Illinois Boss Admits $470,000 Theft, Racketeering

Frank B. Zeuberis, ex-boss of Laborers' Int'l Union of N. Am. Local 5 in Chicago Hts., Ill., pled guilty June 18 to a federal racketeering charge and admitted that he embezzled $470,106 in union funds. The ex-president and business manager admitted that he gave himself, his wife and James A. DiForti unauthorized and fraudulent salary increases, bonuses, and paid vacations. DiForti was a reputed mob lieutenant who Zeuberis appointed as Local 5's secretary-treasurer. Zeuberis also admitted that he solicited $5,000 to appoint a union member as a business agent. The wife was not charged, and DiForti died in June 2000. Zeuberis faces up to 42 months in prison when he is sentenced Oct. 18. Zeuberis was indicted on 28 counts in Nov. 2000. [Chi. Trib. 6/19/01, BNA 6/21/01]

North Dakota Boss Stole $33,000, Charges Against Wife Dropped

Bryan D. Kroh pled guilty June 15 in U.S. Dist. Court in Bismarck, N.D., to embezzling $33,468.52 from the Bhd. of Locomotive Eng'rs. The ex-secretary-treasurer admitted to writing unauthorized checks to himself and his wife, Dinah, as well as numerous checks to vendors and a bank. Reportedly, there were 61 illegal transactions from Jan. 1996 to Mar. 1999. The U.S. Atty.'s Office also filed charges against Dinah, a rare move, for union embezzlement and aiding and abetting. But, both felony charges against the wife will reportedly be dismissed at Bryan's sentencing.

Despite Bryan's 1991 felony conviction on one count of federal tax evasion, prosecutors will recommend a prison term of not more than nine months on the embezzlement charge. He received three years probation for the tax crime. The maximum penalty for union embezzlement is five years in prison and a $250,000 fine. Also, as part of his plea on the embezzlement charge, a second charge of giving false statements was dropped. But, prosecutors will ask the judge to order Bryan to pay restitution. [Bismarck Trib. 6/16/01]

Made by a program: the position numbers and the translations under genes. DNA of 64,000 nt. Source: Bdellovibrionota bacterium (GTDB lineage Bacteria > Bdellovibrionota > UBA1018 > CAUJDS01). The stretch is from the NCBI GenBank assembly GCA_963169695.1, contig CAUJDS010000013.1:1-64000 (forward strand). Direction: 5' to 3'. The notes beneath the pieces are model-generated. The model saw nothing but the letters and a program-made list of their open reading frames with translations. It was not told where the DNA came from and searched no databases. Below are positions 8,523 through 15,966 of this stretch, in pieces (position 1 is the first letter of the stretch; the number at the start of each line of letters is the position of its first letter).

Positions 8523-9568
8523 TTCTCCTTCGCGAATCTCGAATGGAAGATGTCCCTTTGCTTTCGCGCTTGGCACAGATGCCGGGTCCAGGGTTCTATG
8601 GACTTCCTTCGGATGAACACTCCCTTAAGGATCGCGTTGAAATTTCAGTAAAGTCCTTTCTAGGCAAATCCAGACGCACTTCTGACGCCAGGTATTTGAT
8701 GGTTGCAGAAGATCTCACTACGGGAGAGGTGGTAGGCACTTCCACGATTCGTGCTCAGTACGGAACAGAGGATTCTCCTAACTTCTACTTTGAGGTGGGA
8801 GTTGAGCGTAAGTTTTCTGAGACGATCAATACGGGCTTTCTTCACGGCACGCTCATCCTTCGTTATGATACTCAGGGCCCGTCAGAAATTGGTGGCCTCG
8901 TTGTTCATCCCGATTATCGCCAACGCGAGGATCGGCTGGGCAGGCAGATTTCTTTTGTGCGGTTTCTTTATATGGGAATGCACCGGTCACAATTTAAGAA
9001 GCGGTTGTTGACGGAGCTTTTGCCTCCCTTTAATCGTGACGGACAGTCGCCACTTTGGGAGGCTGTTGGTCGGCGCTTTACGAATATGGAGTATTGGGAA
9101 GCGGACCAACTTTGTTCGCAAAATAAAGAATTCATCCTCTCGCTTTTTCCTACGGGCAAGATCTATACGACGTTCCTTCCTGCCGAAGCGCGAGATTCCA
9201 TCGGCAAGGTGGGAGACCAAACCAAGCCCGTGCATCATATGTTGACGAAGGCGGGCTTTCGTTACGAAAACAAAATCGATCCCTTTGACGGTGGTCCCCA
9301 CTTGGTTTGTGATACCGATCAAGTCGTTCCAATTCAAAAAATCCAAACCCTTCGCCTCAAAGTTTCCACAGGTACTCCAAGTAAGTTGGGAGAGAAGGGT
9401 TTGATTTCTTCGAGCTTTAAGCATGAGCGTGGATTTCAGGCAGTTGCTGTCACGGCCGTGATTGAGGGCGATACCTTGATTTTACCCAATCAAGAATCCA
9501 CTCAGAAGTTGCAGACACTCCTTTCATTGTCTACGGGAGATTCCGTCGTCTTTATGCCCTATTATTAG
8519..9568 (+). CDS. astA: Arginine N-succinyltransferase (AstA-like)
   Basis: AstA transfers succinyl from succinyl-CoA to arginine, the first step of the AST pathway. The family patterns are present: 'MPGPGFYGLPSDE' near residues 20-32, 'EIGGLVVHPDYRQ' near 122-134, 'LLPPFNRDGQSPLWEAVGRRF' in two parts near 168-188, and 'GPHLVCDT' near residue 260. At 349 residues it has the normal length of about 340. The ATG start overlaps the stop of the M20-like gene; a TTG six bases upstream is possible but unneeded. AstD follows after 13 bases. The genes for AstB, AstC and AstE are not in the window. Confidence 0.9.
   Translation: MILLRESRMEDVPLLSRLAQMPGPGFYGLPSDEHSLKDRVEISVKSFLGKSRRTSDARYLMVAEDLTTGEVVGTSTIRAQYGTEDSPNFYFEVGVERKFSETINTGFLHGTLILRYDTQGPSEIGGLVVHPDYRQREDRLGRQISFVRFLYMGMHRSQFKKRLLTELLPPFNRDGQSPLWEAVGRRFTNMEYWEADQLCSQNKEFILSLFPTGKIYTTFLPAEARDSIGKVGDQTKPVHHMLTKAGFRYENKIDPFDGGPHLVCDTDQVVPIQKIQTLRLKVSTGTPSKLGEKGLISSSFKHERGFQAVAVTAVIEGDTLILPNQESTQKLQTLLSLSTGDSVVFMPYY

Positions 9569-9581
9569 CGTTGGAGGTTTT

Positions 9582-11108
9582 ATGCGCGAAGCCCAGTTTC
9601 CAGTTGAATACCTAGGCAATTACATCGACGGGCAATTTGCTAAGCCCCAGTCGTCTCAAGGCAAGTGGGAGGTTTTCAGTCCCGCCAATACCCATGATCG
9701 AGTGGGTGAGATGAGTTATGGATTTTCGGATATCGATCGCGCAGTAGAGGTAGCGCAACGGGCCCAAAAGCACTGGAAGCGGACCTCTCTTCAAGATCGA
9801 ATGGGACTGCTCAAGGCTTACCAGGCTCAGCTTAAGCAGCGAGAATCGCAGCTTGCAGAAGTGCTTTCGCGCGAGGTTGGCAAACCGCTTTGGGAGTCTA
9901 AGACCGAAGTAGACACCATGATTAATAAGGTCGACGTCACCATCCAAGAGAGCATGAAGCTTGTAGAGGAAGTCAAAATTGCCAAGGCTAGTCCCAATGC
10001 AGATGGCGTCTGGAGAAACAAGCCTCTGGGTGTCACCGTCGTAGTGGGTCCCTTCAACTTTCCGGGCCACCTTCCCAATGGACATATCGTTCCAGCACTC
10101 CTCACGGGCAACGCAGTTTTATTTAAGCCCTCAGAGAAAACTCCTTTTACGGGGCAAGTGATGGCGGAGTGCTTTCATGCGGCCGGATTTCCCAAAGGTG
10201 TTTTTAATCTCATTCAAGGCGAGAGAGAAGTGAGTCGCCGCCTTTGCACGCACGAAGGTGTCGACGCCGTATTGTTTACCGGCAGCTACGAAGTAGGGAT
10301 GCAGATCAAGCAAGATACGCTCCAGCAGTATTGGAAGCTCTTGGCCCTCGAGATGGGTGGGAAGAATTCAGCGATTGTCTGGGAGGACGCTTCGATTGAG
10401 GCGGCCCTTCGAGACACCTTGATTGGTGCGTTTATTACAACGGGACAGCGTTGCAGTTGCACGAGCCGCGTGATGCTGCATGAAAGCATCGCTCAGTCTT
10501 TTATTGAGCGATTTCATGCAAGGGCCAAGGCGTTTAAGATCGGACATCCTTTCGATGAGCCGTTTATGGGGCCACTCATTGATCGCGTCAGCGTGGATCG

Fourth International Boss Guilty of Union Corruption

James E. Cole, Int'l Ass'n of Bridge, Structural, Ornamental & Reinforcing Iron Workers' general secretary, pled guilty to one count of embezzling of union funds, one count of "failing to disclose a material fact" in a report to the Dep't of Labor, and one count of "making a false entry" in union records. In return, he will cooperate with the ongoing federal probe of BSORIW, under the terms of a plea agreement approved June 18 by U.S. Dist. Judge Thomas F. Hogan in Washington, D.C. Cole's trial on 18 felony charges was scheduled to begin June 18. Cole is the fourth BSORIW boss to admit to crimes against his union in the three-year probe by the U.S. Atty.'s Office in D.C., FBI, and DOL.

Hogan did not set a sentencing date, but he ordered Cole to return to court on Sept. 26 for a status hearing. Cole faces a maximum sentence of up to seven years in prison and a fine of up to $450,000 when he is sentenced. But prosecutors may seek a shorter sentence if Cole provides them with substantial assistance. Currently under the plea agreement, Cole will pay a $15,000 fine within 30 days of signing the plea agreement and $15,000 in restitution for his embezzlements.

Possible Tampering in Ohio Vote

Int'l union election officer Stephen B. Goldberg impounded ballots and ordered a new election at two Laborers' Int'l Union of N. Am. locals in the Columbus, Ohio, area due to possible ballot tampering. LIUNA Locals 216 and 423 recently completed an election for delegates to attend LIUNA's convention this fall in Las Vegas. Twelve were nominated for nine slots. Nine were local bosses running as a slate.

Goldberg ruled June 21 that, while he could not determine whether there was an intentional effort to tamper with ballots, there were numerous violations of election rules that "cast substantial doubt on the validity of the election." He cited several violations, including the fact that ballots were picked up early from a post-office box and left at a candidate's office, and that far more ballots than needed were printed. He added that the problems raise concerns about the locals' future ability to conduct fair elections.

RNC to FEC: Open AFL-CIO Files

The Republican Nat'l Comm. asked the Fed. Election Comm'n June 13 to release thousands of pages regarding a FEC case against AFL-CIO and the Democratic Party. RNC complained of an unprecedented move by FEC to yank all of the probe's files from the public record. In May, after a lengthy staff review to remove confidential materials, FEC made 6,024 pages public, but quickly reversed itself and suppressed the documents four days later.

"Compounding the seriousness of this bizarre action by the commission is the fact that the removal-and presumably the explanation for the removal-was conducted in secret," RNC gen. counsel Michael E. Toner said in a motion demanding an explanation from FEC and asking that the papers be made public again. Toner added: "Because this motion involves a closed matter, the RNC trusts that all deliberations regarding this motion will be conducted at a public meeting of the commission."